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Control by system design


The simplest means of adjustment is to use a valve or damper at a suitable point in the ducting system (see Figure D). Closing the damper increases the resistance to ow and the quantity of air falls as dictated by the fan characteristic. Dampers can either be operated manually or using a control system.

Examples of speed control methods include: Multispeed or variable speed electric motors Variable speed gearbox Fluid coupling Magnetic coupling Variable ratio pulleys and belt drive. When assessing the power saving using these methods, it is necessary to take account of the change in efciency of the prime mover and drive (this may vary with speed or load). If electrical, magnetic or mechanical slip is involved, the overall effect is usually to reduce the power input to the prime mover as the square of the speed while its output to the fan impeller varies as the cube of the speed; the efciency of the speed conversion is equal to the ratio of output and input signals.

Factors that can inuence the choice of control method include: Initial manufacturing and installation cost Maintenance and replacement cost Power saved Degree of control required (stepped or continuous) Accuracy and repeatability of the control settings Range of ow over which control is required Temperature, toxicity or corrosiveness of gas handled Period of time over which each setting is effective The control system itself.

Although cheap to install, the inherent pressure loss across a damper is a waste of energy, may create noise and should be avoided. A more efcient control method is to adjust the performance of the fan itself.

Figure D Fan discharge ow damper

Sizing and Selection of Motors


Improved sizing can signicantly reduce both the capital and running costs of electric motors. Motors are often rated well above the power levels at which they operate. Modern motors are designed for maximum efciency at 75% full load, although there is minimal variation in efciency between 50% and 100% load. Signicant reductions in efciency occur at 25% load or less. As an example, a basic duty may suggest a delivered power requirement of 7.5kW. Typically, the designer may specify a 10% design margin and the project engineer may apply a further 10% contingency. Applying these two 10% increases would suggest a specication of 9.1kW. However, as 9.1kW is not a standard rating, an 11kW motor would have to be selected. For the duty required, the selected motor would actually operate at two-thirds or less of its rated output.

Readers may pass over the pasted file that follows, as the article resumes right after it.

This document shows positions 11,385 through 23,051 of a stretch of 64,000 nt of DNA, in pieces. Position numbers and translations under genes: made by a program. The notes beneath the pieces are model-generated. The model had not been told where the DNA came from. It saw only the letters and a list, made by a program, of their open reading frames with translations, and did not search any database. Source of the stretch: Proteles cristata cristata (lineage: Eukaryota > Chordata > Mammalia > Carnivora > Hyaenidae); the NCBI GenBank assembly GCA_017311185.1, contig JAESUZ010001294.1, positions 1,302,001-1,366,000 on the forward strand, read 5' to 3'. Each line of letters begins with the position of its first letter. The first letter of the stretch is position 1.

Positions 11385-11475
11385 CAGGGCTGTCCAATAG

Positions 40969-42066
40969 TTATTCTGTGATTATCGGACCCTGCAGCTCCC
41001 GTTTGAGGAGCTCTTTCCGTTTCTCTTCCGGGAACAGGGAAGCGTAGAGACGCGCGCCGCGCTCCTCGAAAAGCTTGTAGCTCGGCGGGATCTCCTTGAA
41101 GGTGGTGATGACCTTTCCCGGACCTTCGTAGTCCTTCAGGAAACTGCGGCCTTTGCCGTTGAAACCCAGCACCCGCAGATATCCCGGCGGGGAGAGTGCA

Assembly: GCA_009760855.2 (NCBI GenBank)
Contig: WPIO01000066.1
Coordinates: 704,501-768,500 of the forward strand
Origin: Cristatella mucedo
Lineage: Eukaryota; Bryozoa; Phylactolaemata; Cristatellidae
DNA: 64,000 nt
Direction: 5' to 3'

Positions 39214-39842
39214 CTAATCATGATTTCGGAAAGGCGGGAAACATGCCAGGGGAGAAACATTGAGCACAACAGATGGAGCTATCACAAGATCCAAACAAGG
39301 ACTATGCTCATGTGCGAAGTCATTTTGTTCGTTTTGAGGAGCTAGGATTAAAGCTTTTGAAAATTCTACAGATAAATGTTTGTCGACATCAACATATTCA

Control by fan characteristic


Continuously variable controls allow the fan to operate at the highest possible efciency even at part-loads. However, they function only if the system resistance curve follows the square law and goes through points of zero pressure and ow. If the system does not follow the square law, reducing the fan speed will result in the fan reaching a stall condition with poor efciency.

There are three main types of continuous control of fan performance. 1. Speed control
One of the most efcient methods of controlling the performance of a fan is to vary its running speed. When working in a constant pressure duct system (i.e. square law system resistance), the point of operation on the fans characteristic is unchanged as the speed varies. This has the advantage of maintaining the fans efciency, resulting in a corresponding maximum drop in power consumption and fan noise level as the speed is reduced (see Figure 17). This method provides a suitable means of controlling the speed of the fan, either by varying the speed of the prime mover or by changing the ratio of the drive.
Figure E Flow control by speed regulation

2. Inlet vane control


This method involves introducing specially designed adjustable vanes into the air stream entering the fan inlet, to generate a swirl of air in the direction of the impeller rotation. This reduces the performance capability of the fan, which shows progressively reduced pressure/volume and power curves as the vanes are closed. This in turn moves the working point down the system resistance curve.

Oversizing motors increases:


The capital cost of the motor The capital cost of matching switchgear and cabling The capital cost of power factor correction equipment The running costs due to lower efciency. Higher efciency motors (HEMs) are designed to minimise the inherent losses and can save, on average, 3% of energy consumption compared with standard motors. They are also quieter.